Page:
The importance of cooperation in finding a vaccine

There are currently more than 150 coronavirus vaccines being developed around the world, and hopes for the rapid, mass availability of a viable product are high.

Heavily publicised advances from some companies are very encouraging. However, we must remain cautiously optimistic.

The prospect of bringing a drug from inception to mass market in less than 18 months is unprecedented. Indeed, the mumps vaccine is, as yet, the fastest ever approved, yet it still took four years of research and testing before being licensed in 1967.

As the rates of COVID deaths and infections continue to rise, there is huge media and public expectation of a return to normal life in a few short months.

For this to happen, there is a growing argument for improved and increased cooperation between the key players to ensure a path forward that gives equal consideration to speed and safety in finding a vaccine.

This is especially relevant when we consider that a coronavirus vaccine is brand-new territory for those pursuing it. No medically proven predecessor exists, despite two viral cousins of it appearing in 2002 (SARS) and 2012 (MERS).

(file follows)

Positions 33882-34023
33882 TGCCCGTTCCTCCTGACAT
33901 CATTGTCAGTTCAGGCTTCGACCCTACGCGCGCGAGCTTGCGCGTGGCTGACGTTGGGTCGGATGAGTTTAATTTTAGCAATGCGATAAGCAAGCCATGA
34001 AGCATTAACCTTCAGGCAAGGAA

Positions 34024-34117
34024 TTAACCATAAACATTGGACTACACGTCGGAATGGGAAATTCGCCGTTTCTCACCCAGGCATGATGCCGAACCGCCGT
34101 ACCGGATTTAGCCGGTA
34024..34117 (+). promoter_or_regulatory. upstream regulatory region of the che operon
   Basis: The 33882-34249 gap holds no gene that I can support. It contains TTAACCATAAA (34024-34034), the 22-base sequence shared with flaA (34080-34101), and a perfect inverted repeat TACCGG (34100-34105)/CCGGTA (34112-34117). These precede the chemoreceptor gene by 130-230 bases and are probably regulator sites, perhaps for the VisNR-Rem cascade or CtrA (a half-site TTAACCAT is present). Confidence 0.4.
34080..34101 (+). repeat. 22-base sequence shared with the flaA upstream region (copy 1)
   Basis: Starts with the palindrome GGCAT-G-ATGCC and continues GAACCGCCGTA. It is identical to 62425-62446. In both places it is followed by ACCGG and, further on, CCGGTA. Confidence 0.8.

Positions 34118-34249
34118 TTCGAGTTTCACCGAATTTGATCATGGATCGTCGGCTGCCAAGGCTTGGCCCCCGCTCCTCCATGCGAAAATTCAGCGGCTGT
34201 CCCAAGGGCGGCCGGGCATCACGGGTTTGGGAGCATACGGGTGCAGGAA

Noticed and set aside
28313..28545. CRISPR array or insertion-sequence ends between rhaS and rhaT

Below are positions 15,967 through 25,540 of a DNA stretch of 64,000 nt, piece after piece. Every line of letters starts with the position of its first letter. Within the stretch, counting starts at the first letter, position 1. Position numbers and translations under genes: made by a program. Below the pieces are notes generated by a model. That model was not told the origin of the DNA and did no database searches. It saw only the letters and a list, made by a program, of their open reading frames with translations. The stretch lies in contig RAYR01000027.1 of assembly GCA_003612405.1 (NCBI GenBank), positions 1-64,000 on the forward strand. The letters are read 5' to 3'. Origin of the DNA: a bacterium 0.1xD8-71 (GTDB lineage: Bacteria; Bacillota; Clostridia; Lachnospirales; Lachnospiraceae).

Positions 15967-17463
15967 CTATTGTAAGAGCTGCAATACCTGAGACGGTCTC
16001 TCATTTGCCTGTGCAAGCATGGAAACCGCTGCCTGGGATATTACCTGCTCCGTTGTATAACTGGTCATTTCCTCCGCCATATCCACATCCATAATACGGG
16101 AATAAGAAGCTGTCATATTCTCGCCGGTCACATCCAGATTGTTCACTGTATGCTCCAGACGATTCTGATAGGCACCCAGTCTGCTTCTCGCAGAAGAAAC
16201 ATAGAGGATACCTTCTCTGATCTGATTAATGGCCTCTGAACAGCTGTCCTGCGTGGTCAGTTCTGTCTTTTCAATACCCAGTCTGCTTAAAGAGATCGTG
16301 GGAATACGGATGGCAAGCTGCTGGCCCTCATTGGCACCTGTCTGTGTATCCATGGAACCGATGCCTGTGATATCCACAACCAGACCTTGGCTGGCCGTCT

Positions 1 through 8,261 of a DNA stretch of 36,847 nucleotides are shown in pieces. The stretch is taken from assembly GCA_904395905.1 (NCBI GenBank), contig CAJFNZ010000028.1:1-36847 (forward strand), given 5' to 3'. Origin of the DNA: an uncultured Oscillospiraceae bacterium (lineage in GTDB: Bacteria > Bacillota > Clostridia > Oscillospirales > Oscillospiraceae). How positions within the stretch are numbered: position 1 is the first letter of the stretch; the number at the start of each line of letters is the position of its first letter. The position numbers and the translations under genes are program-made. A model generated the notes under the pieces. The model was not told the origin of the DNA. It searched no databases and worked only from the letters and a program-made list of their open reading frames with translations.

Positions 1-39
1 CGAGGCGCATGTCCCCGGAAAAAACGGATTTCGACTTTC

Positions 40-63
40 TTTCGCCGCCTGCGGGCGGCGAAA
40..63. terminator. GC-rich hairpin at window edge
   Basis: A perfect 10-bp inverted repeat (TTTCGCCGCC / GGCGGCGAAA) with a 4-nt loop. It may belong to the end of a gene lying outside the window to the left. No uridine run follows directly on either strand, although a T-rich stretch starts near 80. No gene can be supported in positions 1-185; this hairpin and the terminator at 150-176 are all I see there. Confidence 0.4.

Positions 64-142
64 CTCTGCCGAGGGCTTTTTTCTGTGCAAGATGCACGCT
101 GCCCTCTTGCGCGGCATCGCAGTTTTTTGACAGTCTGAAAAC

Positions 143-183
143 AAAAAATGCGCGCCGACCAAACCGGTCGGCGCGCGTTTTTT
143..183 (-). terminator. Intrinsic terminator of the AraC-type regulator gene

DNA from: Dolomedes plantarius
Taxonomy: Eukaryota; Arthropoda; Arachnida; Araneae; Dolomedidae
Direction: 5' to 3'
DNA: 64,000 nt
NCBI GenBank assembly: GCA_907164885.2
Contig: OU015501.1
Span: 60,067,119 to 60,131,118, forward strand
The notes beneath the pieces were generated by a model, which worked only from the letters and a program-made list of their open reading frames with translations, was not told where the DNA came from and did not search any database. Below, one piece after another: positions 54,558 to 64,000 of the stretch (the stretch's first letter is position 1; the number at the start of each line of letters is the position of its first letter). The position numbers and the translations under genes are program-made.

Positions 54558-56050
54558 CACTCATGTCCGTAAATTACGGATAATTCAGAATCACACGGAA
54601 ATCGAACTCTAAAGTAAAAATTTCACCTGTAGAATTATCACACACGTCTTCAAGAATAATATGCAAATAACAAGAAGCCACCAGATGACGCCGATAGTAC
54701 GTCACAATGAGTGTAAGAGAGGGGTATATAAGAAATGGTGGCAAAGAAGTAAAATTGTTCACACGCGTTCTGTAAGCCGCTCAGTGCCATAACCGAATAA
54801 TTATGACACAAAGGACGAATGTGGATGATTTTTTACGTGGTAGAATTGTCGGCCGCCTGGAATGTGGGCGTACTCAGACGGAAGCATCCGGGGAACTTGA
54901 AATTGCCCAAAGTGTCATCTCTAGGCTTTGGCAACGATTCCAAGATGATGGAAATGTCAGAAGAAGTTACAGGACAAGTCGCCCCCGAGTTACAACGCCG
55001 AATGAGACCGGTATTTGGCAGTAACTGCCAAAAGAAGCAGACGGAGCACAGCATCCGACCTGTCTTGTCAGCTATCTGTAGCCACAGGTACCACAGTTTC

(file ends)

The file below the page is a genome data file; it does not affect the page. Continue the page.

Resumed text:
This message of greater cooperation was shared recently by a leading regulator in an interview with editors at the New England Journal of Medicine (NEJM).

Janet Woodcock, MD, was in conversation with NEJM’s editor-in-chief, Eric Rubin, MD, PhD, deputy editor Lindsey Baden, MD, and executive managing editor Stephen Morrisey, PhD, Woodcock shared her unique perspective as a regulator-turned-drug developer during the pandemic, stating:

“I’ve presented the data on the worldwide trials and the lack of actionable trials, and I think everyone is on the same page about this and there will be an opportunity for…the medical ecosystem worldwide to come together and say ‘We can do better.’ We can have a more coordinated and cohesive response.

“For a long time, I’ve been a proponent of master protocols and platform trials. I think we need to have things like that setup and ready to go. They can certainly build really valuable information about the standard of care during the pandemic. And we also need some agreement amongst investigators.”

The road to ending the pandemic could well be a long one. The sharing of resources and insights will be invaluable in speeding up that journey.

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